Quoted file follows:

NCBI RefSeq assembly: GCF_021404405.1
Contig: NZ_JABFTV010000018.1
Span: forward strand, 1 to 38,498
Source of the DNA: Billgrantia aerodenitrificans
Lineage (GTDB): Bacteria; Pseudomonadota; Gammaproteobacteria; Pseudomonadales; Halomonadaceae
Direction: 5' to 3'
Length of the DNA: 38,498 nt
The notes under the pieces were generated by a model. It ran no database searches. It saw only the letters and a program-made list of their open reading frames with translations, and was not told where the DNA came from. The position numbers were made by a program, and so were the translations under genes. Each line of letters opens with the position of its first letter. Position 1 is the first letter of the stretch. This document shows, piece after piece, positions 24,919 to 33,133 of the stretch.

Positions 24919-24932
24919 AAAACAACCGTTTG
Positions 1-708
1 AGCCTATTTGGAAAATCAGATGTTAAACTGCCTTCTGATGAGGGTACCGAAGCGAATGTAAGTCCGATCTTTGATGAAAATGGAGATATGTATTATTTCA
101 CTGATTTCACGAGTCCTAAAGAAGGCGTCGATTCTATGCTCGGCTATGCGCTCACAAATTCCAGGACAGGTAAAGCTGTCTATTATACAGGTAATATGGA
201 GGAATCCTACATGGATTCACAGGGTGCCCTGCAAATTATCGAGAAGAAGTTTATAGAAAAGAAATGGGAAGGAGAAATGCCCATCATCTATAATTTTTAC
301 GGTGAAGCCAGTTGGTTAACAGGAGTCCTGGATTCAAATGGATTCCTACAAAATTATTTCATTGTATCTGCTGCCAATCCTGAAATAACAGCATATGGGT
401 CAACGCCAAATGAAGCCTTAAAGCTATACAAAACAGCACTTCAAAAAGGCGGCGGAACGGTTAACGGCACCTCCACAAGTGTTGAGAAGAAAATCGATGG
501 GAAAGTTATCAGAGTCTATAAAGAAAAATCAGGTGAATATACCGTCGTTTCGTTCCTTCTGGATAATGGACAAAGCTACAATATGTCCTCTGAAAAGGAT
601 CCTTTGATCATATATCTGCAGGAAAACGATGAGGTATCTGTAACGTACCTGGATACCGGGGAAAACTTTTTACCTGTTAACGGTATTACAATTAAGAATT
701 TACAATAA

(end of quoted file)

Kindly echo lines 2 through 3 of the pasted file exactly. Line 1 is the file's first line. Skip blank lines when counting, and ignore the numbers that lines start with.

Contig: NZ_JABFTV010000018.1
Span: forward strand, 1 to 38,498